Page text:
Wednesday, June 16, 2010
Ask a Librarian: Will There be Librarians in the Future?
I think the biggest part of this opinion is based on two misguided assumptions: that the internet makes information finding easier, and that librarians are all about books. Let me go through those assumptions one at a time.
First, I admit I'm a tad confused as to why people assume the internet makes their information-finding needs disappear. Well, that's not entirely true--I understand why they think that, but I know why they're wrong, too. When you have a question these days, it's very easy to Google your way to an acceptable answer. Of course, this depends on what your definition of "acceptable" is. If your question was something basic--the birthplace of Bach (Eisenach, Germany), or the state flower of Nevada (sagebrush), then it's a piece of cake. But what if your question is more advanced? How about "what's the most fuel efficient car on the market today?" or even worse, "What car should I buy?" What I'm getting at, is as long as you're dealing with facts, Google is (more or less) on even ground. Once you get into opinions or evaluations of facts, then you're in deep waters, my friend. (For one thing, you've turned your information finding needs over to a company that makes their money off of ads, and who ranks results using a method others try to hack so that their web pages come back higher in your results list--but that's all a topic for another day.) Google can find you plenty of pages about fuel efficient cars, but it can't filter out the reliable from the unreliable.
Get even more difficult: an ideal search for information (like "How did American culture lead to the rise of al-Qaeda?") should return information that is both exclusive (only has results that have to do with your subject) and exhaustive (has all the results that have to do with your subject). Google does an awful job with this. You do a search, and you get back a big ol' pile o' results. Sifting through those results is cumbersome and bewildering. People usually end up giving up and settling for an article or two that they find that are more or less what they were looking for.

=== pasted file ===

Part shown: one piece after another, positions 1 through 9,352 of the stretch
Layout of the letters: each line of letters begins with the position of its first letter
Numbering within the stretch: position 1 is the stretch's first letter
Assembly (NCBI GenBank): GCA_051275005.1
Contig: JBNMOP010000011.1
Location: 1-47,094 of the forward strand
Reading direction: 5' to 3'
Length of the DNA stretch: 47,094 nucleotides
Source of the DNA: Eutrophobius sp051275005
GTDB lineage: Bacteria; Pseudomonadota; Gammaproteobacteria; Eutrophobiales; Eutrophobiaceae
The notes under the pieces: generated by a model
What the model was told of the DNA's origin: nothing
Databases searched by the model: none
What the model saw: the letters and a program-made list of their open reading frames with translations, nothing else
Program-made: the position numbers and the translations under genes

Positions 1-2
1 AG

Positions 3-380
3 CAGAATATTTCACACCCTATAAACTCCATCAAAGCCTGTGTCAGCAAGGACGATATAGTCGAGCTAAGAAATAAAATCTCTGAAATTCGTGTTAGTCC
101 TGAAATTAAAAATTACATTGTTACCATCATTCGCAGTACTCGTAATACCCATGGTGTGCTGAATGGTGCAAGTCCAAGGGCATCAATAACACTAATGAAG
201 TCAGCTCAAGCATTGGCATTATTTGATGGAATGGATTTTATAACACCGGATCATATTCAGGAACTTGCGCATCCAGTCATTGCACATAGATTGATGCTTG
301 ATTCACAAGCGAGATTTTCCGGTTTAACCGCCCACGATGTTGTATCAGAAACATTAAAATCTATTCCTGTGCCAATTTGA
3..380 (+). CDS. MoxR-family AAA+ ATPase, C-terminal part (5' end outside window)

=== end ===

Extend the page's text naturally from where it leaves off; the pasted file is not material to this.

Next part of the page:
Did you know we actually took classes on how to best find information online? Some of us did, at least. And we specialize in finding information. Not just any information, either--reliable information. We can look at something, evaluate it, and decide if it's worthwhile or not. We deal in information. Why should the rise of so much more information online mean that the profession that specializes in searching and using that information will disappear? As cars get more complex, do mechanics find themselves unemployed? As more laws get written, do lawyers go out of business?
This ties into the second assumption: that librarians are all about books. As a librarian who does most of his work on the computer and with computers, I obviously have a bone to pick here, but I realize that it's a long-lived stereotype, and that nothing I say here is going to diminish it. The problem is that people who think this clearly haven't been using modern libraries lately. We have ebooks, audiobooks, digital libraries, blogs(!), online catalogs, databases--you name it. Libraries actually do their best to stay ahead of the technology curve and embrace the changes as they come. (Or at least, libraries that want to stay relevant do this.) So the future of libraries and librarians is not as closely tied to the future of the book as some people seem to think.
Bottom line: I think libraries will change, yes. And who knows how those changes will play out--but one thing I feel safe in saying: Librarians aren't going anywhere.
What do you think? (Bonus points if you can name the movie that picture is from, and double bonus points if you can make the connection of what that movie has to do with this post.)